Kansas: a cyclopedia of state history, embracing events, institutions, industries, counties, cities, towns, prominent persons, etc. ... / with a supplementary volume devoted to selected personal history and reminiscence. Standard Pub. Co. Chicago : 1912. Edited by Frank W. Blackmar.
This set of books has several variations in Volume 3. Please help us determine if there are more than we've found. To do this, I've prepared web pages with the index from the various versions combined and identifying which version that they are in by using the microfilm number from the Kansas State Historical Society files. If you have a version that includes a name not listed, please contact Margaret Knecht MKnecht@kshs.org at the Kansas State Historical Society, or myself, Carolyn Ward tcward@columbus-ks.com

Sara Tappan Doolittle Robinson

Sara Tappan Doolittle Robinson was born at Belchertown, Mass., July 12, 1827, the eldest daughter of Myron and Clarissa (Dwight) Lawrence. Her father was born at Middlebury, Mass., May 8, 1799, and in 1820 graduated at the college in his native town. He studied law under Hon. William Mark Doolittle, a graduate of Yale College and an able lawyer of Middlebury. He became a member of the family of his preceptor in the law, remaining such until his marriage, March 25, 1824, to Miss Clarissa Dwight, a daughter of Capt. Henry Dwight and Ruth Rich. The Dwights have been prominent in the records for many years in this country, their name always recognized as a symbol of earnest appreciation of all that is highest and best in education, religion and personal worth and industry. The mother of Mrs. Robinson was possessed of personal charm, intellectual strength, great independence of character and marked individuality. Mrs. Robinson was given the full name of the wife of her father's preceptor in the law—Sara Tappan Doolittle. Myron Lawrence became an eminent lawyer and citizen. At the age of twenty-seven he served as a representative in the Massachusetts legislature, and afterward several years in the state senate, over which body he presided as president. In June, before his death on Nov. 7, 1852, he was honored with the nomination for governor of Massachusetts on the temperance ticket, but failing health prevented his acceptance. At his home the distinguished people of the times visited him. Among the most noted, Daniel Webster, Miss Harriet Martineau, Stephen Olin, Robert Rantoul, George Ashman and W. B. Calhoun never passed him by. When Louis Kossuth, the great Hungarian patriot, visited Boston in 1850, Myron Lawrence presided at the immense meeting in Faneuil Hall, which welcomed Kossuth to that city.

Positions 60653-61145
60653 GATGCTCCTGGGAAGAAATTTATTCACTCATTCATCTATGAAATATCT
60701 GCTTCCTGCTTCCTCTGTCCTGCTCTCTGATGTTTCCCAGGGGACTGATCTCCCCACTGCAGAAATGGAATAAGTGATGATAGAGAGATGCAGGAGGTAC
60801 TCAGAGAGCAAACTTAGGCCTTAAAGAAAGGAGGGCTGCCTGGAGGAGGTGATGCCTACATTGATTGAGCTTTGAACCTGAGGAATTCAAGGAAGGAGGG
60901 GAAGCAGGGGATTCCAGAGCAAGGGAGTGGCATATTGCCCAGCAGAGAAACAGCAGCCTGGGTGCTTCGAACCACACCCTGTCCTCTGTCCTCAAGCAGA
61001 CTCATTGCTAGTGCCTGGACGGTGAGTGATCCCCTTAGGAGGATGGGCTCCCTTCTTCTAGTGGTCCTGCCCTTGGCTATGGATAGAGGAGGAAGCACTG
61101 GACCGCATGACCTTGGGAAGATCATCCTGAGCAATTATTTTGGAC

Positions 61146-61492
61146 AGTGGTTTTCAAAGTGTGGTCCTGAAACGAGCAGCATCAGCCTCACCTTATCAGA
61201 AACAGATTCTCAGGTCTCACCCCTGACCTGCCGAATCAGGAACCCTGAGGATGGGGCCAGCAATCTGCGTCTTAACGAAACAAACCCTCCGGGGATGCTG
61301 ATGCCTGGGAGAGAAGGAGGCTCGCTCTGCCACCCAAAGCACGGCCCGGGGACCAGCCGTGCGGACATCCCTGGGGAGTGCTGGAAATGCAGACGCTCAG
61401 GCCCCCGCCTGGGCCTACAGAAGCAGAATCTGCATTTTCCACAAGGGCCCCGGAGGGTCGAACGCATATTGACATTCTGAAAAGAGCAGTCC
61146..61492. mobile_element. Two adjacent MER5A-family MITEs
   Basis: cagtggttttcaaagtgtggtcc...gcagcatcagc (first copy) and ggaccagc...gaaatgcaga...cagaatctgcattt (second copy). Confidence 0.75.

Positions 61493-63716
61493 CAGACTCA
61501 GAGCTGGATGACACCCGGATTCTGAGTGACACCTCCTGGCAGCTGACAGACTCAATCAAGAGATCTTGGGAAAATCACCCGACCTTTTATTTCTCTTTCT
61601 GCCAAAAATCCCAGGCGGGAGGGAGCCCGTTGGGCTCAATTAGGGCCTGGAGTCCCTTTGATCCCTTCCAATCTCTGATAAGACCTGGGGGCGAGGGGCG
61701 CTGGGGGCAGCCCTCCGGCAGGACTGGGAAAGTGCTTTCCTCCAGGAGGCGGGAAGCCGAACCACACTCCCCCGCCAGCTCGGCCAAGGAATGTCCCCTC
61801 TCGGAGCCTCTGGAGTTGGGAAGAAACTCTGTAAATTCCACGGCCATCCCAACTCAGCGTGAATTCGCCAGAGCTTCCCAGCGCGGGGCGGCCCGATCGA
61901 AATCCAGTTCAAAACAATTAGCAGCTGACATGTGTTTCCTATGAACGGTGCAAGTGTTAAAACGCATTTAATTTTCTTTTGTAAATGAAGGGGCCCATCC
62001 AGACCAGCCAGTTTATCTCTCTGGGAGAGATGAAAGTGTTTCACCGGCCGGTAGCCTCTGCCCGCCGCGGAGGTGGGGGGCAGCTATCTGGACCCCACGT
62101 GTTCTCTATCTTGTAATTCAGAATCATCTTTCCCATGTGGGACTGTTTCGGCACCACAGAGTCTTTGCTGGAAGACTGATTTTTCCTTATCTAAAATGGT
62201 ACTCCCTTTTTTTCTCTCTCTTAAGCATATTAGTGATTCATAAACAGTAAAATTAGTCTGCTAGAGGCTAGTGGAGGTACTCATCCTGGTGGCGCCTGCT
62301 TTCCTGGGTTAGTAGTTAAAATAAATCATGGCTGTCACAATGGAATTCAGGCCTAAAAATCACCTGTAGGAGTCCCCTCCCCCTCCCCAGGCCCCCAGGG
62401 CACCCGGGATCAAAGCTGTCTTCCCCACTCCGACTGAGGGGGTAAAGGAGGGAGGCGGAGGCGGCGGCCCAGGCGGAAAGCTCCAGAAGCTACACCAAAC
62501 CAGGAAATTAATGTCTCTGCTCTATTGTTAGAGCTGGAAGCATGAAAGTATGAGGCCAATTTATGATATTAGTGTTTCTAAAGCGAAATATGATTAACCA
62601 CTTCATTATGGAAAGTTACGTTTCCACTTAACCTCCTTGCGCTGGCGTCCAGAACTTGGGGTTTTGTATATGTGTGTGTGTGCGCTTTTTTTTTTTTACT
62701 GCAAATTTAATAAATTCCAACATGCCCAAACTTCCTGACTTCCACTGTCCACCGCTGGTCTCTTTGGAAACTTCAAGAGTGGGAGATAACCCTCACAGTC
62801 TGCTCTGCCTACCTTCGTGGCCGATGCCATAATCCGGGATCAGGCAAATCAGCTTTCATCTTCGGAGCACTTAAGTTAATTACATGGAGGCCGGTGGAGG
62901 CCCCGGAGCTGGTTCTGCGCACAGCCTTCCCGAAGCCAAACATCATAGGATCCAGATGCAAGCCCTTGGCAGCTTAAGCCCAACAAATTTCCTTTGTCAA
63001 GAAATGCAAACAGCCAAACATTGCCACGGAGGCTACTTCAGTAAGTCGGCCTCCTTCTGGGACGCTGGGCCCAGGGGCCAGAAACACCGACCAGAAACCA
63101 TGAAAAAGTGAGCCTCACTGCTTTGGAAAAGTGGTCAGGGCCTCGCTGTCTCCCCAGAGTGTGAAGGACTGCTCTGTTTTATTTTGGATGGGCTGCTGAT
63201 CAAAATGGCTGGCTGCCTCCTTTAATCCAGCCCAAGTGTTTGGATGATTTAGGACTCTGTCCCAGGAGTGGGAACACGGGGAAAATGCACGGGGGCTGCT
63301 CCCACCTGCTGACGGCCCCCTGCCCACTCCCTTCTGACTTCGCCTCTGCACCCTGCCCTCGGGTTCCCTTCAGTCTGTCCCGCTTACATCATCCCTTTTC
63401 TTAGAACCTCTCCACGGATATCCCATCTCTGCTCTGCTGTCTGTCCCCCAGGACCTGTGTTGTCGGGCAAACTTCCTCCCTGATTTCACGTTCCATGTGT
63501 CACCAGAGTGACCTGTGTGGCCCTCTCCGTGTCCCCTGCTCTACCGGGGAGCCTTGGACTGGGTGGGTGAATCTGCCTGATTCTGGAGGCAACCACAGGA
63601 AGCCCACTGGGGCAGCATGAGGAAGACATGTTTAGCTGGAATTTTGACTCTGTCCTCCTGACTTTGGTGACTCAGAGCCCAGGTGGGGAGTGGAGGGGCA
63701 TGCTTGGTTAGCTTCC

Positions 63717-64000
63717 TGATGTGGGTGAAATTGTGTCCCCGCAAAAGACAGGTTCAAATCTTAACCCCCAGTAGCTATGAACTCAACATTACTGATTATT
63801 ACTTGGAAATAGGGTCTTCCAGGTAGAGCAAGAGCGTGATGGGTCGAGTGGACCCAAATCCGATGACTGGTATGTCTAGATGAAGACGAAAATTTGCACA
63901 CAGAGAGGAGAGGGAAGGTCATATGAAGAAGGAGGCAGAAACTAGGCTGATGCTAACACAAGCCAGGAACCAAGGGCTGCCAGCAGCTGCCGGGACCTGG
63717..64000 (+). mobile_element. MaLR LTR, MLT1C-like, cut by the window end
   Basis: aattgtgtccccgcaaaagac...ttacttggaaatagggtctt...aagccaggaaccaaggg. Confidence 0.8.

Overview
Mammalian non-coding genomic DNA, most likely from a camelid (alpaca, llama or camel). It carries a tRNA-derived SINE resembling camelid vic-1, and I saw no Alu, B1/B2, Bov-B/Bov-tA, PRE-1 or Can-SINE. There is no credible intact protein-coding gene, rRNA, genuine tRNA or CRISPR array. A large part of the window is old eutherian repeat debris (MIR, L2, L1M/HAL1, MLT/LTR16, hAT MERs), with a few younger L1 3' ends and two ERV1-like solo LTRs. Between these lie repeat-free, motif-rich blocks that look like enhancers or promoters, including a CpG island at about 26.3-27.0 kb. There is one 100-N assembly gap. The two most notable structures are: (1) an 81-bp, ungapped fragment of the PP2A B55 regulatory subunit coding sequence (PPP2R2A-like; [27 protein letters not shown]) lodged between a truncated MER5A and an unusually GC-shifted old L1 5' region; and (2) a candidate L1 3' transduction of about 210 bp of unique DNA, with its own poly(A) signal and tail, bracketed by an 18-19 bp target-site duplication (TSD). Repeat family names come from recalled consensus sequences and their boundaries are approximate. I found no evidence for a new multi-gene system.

Mrs. Robinson received an excellent education in the classical school at Belchertown and at the Salem Academy. While attending school she met with a severe accident by falling upon some stone steps with such violence as to injure her spine. Her natural vigor declined, and a sympathetic blindness set in. At this time Dr. Charles Robinson, afterward the first governor of the State of Kansas, was practicing medicine at Belchertown, and one evening he was introduced in the home of Miss Lawrence by Dr. Gridley, his preceptor in medicine. From that time on Dr. Robinson treated Miss Lawrence, who regained her health under his treatment, and in after years became the wife of her successful physician, to whom she was married on Oct. 30, 1851. She came with him to Kansas in 1854, and was of great aid to him in his work as agent for the Emigrant Aid society of New England. She was admirably qualified for the responsible position as a support to her husband in that early day of conflict against the pro-slavery faction in Kansas. She had a keen insight into affairs, a quick perception and ready judgment, as well as a fearless and active nature, which brought her services more than once into demand in times of critical moment. Like her husband, she was entirely devoted to the cause of freedom. She was a source of inspiration to other women of those trying pioneer days. In 1856 she published a book of peculiar charm and value—"Kansas, Its Interior and Exterior Life"—in which she graphically sets forth the scenes, actors and events of the struggle between the anti-slavery and the pro-slavery factions of Kansas in that early day. This work had a wide circulation and is today reckoned among the most valuable productions touching that period of Kansas history with which it deals. Mrs. Robinson was a pleasing writer and a generous contributor to periodical literature. To the cause of freedom, liberty, education and church she was always an ardent friend and generous supporter.

In 1856 Mrs. Robinson and her distinguished husband established "Oakridge," a beautiful rural estate near Lawrence, and from that time on Mrs. Robinson resided there, where many prominent people of the times visited. Here she and her husband shared the comforts and delights of many years. Her husband died on Aug. 17, 1894. After his death Mrs. Robinson lived in quiet retirement at "Oakridge" until her death on Nov. 15, 1911.

Pages 24-25 from volume III, part 1 of Kansas: a cyclopedia of state history, embracing events, institutions, industries, counties, cities, towns, prominent persons, etc. ... / with a supplementary volume devoted to selected personal history and reminiscence. Standard Pub. Co. Chicago : 1912. 3 v. in 4. : front., ill., ports.; 28 cm. Vols. I-II edited by Frank W. Blackmar. Transcribed December 2002 by Carolyn Ward. This volume is identified at the Kansas State Historical Society as microfilm LM195. It is a two-part volume 3.